By Dr. Dorothy L. Smith
Expert in safe medication use, author of 23 books for consumers on prescription drugs, and President of Consumer Health Information Corporation.
Improving Profits by Informing Patients
Vol. 3 No. 1
In 1983, she founded Consumer Health Information Corporation, a company internationally recognized for its innovative patient information programs. The organization has produced a broad range of print and audiovisual programs that have helped millions of people learn to make wise decisions about their health and medications. The company is a teaching site for several schools of pharmacy across the United States and a member of the Board of Directors of the National Council on Patient Information and Education.
The consumer will be the final judge of all the patient communication materials you produce for them. If you can develop patient information that is written in language that patients can understand and incorporates behavior modification techniques, you will be able to convince the patient that the information is important to their own personal health. Patients will start taking their medications correctly. The health care system will start working as it should .. and I can guarantee that the product’s ROI will increase because patients will not drop out of therapy and will refill their prescriptions.
Why Are Refill Prescriptions More Important Than Initial Prescriptions to My Bottom Line?
I continue to hear product managers say that the main focus of their marketing strategy is to get physicians to write the initial prescriptions.
But product managers who only look at initial prescription sales are selling their product short! In fact, taking steps to persuade patients to refill their prescriptions can increase total prescription sales by 50%.
When you apply the patient compliance research statistics to the typical DTC ad, the loss in sales is clear.
Of every 100 people who read a DTC ad for a chronic medication, 7 will receive a prescription. BUT only 1 person will still be taking it by the 4th refill! Assuming that all 7 patients should have stayed on the medication, total potential sales for the initial prescription and 4 refills would have been 35. In reality, 6 people dropped out by the time of the 4th refill. Only 16 prescriptions were actually filled. That means you have lost more than 50% of your potential sales by the time of the 4th refill … because the person was not educated and motivated along the way.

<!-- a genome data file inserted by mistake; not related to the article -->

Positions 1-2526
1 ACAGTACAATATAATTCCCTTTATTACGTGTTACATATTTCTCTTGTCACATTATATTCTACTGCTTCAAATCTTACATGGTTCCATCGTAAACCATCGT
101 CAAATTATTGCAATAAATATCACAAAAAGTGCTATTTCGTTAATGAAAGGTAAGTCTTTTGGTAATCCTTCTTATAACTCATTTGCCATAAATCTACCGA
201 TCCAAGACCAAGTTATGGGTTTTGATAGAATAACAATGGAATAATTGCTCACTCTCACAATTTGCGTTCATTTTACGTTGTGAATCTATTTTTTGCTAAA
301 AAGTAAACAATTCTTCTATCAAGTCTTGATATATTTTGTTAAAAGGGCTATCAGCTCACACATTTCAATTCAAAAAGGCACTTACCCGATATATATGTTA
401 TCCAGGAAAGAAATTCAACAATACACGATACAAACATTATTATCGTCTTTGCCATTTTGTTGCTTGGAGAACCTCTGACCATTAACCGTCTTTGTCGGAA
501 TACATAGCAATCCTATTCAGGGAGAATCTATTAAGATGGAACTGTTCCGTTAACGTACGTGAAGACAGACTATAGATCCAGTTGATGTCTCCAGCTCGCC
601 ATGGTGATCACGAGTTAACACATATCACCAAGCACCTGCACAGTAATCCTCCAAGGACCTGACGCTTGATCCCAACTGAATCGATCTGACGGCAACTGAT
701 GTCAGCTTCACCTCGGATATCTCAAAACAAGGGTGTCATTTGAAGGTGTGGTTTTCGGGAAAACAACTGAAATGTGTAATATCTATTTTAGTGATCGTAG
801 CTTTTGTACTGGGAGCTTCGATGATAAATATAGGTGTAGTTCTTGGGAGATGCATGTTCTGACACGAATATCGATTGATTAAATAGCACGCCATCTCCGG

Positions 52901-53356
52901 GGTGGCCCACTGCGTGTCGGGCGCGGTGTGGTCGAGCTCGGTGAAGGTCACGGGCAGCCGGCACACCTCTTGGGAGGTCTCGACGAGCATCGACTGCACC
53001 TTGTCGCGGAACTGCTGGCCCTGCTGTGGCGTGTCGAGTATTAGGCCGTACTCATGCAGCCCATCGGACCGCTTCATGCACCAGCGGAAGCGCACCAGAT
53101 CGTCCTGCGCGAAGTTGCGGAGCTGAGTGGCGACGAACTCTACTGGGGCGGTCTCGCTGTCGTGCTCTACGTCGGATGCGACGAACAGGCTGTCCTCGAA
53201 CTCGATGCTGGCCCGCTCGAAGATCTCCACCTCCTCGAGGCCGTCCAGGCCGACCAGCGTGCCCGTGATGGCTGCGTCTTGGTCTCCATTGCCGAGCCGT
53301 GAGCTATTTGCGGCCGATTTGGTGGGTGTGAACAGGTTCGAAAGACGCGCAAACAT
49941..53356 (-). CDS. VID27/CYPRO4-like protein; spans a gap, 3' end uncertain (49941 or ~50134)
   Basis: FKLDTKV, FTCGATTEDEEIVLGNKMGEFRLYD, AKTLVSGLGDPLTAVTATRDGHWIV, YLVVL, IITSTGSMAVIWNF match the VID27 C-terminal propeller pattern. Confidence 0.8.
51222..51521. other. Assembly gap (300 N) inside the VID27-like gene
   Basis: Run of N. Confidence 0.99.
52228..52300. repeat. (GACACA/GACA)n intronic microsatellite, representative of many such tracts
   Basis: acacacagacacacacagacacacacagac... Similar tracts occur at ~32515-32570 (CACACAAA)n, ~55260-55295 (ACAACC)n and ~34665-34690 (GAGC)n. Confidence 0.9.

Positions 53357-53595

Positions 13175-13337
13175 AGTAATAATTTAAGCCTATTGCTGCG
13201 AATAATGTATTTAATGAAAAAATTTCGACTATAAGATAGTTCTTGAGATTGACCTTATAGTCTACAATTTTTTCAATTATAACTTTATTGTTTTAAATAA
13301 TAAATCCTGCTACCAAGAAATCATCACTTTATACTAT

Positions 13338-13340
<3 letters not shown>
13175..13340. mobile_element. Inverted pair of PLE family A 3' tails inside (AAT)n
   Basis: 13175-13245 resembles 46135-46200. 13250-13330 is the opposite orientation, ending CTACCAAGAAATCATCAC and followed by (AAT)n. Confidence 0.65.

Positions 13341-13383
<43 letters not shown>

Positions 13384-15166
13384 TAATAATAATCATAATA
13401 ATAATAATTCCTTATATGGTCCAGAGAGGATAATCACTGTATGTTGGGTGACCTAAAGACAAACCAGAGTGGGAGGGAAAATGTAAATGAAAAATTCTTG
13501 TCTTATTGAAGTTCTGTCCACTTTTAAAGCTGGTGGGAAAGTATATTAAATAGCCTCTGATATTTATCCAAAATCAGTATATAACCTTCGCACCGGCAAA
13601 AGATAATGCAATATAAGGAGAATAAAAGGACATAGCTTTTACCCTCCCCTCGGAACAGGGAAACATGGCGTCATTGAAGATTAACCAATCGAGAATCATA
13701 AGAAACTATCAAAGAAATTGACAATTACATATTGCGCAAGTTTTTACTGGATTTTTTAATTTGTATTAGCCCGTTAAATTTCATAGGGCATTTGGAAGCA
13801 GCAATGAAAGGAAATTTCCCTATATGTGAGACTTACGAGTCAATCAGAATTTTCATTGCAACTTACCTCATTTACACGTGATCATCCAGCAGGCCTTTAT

This is why it is clear that a product manager can significantly increase sales by looking beyond the initial prescription. The effect is even more profound for a chronic medication … because the goal has to be to keep patient on the drug for more than 4 refills.
Why Isn’t My Patient Education Program Working?
I received a call last week from a product manager who was concerned that he had spent so much money on patient compliance programs but they hadn’t improved his ROI. He was fed up because he had spent a lot of his budget to develop a series of pamphlets to support his DTC ad and for health professionals to use in their practice. The materials looked “attractive” and he had a tremendous printing bill … but the content had not increased patient compliance … and his ROI was flat…
He felt he had absolutely wasted his money and even worse lost the launch opportunity to establish brand loyalty for his product. Despite this, he still believes that patient education should increase his sales, but that he just had a “poor” program. He does not want to spend any more money on design and printing until he can figure out how to make these materials work. He asked, “How can I increase patient adherence so my sales go up?”
I really felt sorry for him because he had tried to go in the right direction. The dollars he spent on patient education should have significantly increased his sales.
Product managers like the one who called me are losing 10-20% of all initial prescription sales because people decide not to fill them. In addition, at least 50% of the people who do get the prescription filled do not take it correctly. This means the drug cannot be maximally effective. MDs do not see the full clinical response…and may decide to switch the patient to another medication. Even worse, about 30% of patients (and frequently more) do not get their refills. They quit because they decide the side effects are too annoying, the drug is not working, or they forget to get their refill.
With a chronic medication, the impact of these patient decisions on a product’s ROI can be staggering. That is why it’s critical to develop programs that will help prevent patient drop-out and increase retention. A patient education program must be integrated into every place during the drug therapy where a patient makes a decision whether or not to take the drug.
Consumer Health Information Corporation is an internationally recognized leader in the development and production of patient education programs for pharmaceutical companies, managed care organizations, and consumers.
Consumer Health Information Corporation
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